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Alabama Senate race: Doug Jones leads Roy Moore by 8 points in new Fox News poll

Moore slams McConnell

Democrat Doug Jones leads embattled Republican Roy Moore by eight points in Alabama's special U.S. Senate race, according to a poll Fox News released Thursday.

The poll has Jones leading Moore 50 percent to 42 percent comes after multiple women have accused Moore of inappropriately pursuing them while they were teens and he was in his 30s. Some of the women allege he sexually touched them against their wishes. According to the poll, which was conducted after the allegations began to emerge, 13 percent of Republicans plan to vote for Jones.

For Jones, the key voting demographic is women. While 53 percent of men polled say they plan to vote for Moore and 41 percent for Jones, 58 percent of women say they plan to vote for Jones and just 32 percent for Moore.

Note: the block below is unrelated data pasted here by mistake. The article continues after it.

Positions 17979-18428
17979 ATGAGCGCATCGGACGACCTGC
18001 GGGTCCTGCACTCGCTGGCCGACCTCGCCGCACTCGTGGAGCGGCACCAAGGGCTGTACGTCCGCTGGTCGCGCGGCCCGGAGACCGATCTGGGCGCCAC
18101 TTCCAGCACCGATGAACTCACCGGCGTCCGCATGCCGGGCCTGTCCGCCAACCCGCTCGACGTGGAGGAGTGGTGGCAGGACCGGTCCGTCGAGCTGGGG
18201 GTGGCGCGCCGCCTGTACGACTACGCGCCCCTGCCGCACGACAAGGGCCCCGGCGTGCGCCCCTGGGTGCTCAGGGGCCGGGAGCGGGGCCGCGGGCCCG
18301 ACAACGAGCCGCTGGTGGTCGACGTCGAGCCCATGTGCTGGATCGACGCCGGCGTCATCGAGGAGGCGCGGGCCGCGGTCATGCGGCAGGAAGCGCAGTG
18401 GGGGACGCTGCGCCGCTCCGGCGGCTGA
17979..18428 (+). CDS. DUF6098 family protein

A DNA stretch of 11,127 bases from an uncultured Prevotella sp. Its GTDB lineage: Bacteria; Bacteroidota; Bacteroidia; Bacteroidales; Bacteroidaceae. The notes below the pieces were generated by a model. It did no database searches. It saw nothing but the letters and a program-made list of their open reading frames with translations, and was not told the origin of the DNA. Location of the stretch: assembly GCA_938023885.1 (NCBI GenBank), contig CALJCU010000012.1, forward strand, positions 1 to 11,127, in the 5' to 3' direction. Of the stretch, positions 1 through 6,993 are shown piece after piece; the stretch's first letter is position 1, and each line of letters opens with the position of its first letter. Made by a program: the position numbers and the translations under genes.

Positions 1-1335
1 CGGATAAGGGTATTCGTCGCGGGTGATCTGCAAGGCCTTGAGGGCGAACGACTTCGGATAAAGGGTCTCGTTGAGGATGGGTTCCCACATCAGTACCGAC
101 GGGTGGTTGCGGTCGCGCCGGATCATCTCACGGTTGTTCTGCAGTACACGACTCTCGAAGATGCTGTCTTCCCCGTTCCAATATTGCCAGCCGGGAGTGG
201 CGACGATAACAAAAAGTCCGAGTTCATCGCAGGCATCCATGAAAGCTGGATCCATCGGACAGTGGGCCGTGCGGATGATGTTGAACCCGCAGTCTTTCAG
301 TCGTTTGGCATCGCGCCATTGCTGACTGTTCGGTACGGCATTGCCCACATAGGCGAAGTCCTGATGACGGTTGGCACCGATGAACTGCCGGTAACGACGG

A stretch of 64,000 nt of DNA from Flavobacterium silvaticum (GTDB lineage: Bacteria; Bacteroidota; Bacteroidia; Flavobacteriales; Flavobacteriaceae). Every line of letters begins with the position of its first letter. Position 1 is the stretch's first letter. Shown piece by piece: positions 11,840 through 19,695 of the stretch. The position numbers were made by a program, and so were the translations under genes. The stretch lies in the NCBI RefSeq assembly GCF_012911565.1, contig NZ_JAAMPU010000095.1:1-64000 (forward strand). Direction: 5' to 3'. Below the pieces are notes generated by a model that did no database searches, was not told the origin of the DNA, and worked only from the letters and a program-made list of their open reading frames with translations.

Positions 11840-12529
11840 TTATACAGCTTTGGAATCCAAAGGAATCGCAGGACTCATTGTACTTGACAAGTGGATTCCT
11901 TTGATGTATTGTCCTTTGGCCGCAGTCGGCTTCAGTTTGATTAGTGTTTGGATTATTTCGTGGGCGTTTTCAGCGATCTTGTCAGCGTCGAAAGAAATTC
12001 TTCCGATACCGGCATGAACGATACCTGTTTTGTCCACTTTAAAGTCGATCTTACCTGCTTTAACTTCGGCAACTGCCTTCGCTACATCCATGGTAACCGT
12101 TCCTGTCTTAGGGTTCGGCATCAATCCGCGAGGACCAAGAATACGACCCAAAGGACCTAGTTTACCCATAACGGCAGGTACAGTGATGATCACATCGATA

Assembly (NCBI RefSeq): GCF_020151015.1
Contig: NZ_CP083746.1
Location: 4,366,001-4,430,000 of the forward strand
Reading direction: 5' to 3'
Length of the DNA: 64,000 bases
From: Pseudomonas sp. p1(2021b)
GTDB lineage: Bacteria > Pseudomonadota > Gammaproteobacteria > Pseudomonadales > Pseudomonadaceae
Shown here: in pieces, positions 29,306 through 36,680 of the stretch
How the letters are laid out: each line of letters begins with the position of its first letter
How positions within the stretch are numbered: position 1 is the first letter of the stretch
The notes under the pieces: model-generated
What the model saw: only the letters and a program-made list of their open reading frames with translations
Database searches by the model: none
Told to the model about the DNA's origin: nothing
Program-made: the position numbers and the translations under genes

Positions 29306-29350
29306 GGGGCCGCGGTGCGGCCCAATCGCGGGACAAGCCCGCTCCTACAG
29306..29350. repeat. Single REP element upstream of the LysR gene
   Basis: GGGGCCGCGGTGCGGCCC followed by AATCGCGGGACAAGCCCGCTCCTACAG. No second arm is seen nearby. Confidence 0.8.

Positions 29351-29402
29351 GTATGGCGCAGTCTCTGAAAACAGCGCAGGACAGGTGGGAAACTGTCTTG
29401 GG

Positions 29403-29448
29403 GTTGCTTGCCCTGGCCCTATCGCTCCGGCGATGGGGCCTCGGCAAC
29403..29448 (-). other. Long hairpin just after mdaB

For voters, Jones possesses a key strongpoint that Moore does not — moral character. Of those polled, 56 percent say Jones has strong moral character, while just 41 percent said Moore does. 

White House comments on Roy Moore, Al Franken

Voters are split on whether they think the allegations leveled against More are true. Of those polled, 38 percent believe the accusers' claims, while 37 percent do not, and 25 percent are undecided. Still, voters think Moore should stay in the race, by 54-38 percent. The poll surveyed 823 registered Alabama voters on landlines and cell phones. 

A previous Fox poll last month, before the allegations emerged, had Doug and Moore tied at 42 percent. 

Moore is under increasing pressure from the Republican Party to step out of the race. Senate Majority Leader Mitch McConnell — who the campaign faults as somehow connected to the accusations — along with Speaker of the House Paul Ryan and other leading Republicans have called for him to step aside. But while President Trump has yet to weigh in on the accusations himself, White House press secretary Sarah Huckabee Sanders said the voters of Alabama should decide "who their next senator should be."

But time and options are running out for the GOP ahead of the Dec. 12 election. Sen. Cory Gardner (R-Colo.), chairman of the National Senatorial Republican Committee, says the Senate should expel Moore if he is elected and seated in the Senate. 

Moore has vehemently denied that he acted inappropriately. In an interview with Sean Hannity last week, he said he would "not generally" have dated teen girls when he was in his 30s.